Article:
That was covered last time, in a rather poorly-titled article.
Seems 398712 + 436512 = 447212 + 1211886809373872630985912112862690. Looks quite a long way off to me. Such is the power of powers.
“designed for high speed graphics and gaming on the Apple II Plus”
In the Homer Cubed segment of Treehouse of Horror VI, David Cohen slipped in 1782^12 + 1841^12=1922^12 among the equations floating around (which, if true, would disprove Fermat’s last theorem). Cohen has joked about Fermat’s last theorem before.
Actually, I have found an error in Wiles proof, but unfortunately the mark-up capabilities of the forums are not advanced enough for me to post it here.
Well, my windows calculator puts the 12th root of 1782^12 + 1841^12 at 1,921.9999999558672254029113283703. So yeah, it’s pretty close, but no cigar. The funny thing about exponentials is that the actual numbers work out to
1782^12 + 1841^12 = 1922^12 - 700,212,234,530,608,691,501,223,040,959
Me like numbers.Good.
"The term ‘unblowuppable’ has been bandied about a lot lately . . . "
You magnificent bastard, I read your proof!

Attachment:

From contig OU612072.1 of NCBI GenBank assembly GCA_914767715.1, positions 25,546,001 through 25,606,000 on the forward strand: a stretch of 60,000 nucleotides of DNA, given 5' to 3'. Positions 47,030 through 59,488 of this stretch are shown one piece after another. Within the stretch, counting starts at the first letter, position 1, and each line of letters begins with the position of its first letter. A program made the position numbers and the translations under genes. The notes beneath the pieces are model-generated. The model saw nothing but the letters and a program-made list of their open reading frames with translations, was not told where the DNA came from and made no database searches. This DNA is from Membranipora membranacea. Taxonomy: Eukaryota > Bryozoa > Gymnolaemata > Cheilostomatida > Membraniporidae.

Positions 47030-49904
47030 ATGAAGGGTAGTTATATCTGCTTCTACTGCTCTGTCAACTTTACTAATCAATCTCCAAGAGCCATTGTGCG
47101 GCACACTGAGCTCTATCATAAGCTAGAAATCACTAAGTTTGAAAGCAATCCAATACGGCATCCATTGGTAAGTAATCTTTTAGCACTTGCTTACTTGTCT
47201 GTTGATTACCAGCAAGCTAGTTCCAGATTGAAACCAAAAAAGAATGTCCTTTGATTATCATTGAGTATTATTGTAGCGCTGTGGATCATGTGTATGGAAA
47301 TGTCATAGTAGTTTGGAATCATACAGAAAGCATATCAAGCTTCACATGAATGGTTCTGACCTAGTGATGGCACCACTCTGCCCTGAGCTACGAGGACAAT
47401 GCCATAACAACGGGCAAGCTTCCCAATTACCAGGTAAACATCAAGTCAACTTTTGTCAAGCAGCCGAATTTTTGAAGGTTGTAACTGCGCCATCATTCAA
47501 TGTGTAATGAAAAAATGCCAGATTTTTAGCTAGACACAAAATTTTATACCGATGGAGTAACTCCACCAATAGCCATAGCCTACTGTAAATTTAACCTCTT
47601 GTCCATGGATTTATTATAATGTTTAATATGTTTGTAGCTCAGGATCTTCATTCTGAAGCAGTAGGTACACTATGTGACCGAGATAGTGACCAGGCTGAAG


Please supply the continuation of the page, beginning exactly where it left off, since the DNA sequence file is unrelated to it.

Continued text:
I especially enjoyed the part about the near miss. But in trying to follow along using Mathematica software which has very powerful numerical capabilities, I found somewhat different numbers. For the 12th root of the sum of squares, you reported 4,472.0000000070576171875. But Mathematica reports 4472.0000000070592907382135292414494, different from your number, starting at the 12th digit to the right of the decimal point. When I take your reported number to the 12th power, it agrees with the sum of squares for the first 14 digits, but not after that. Taking my number to the 12th power results in the precise sum of squares (according to my calculations using Mathematica).
This doesn’t change the validity of a word you’ve written, but it seems that one of us is using a tool that is delivering inaccurate results.
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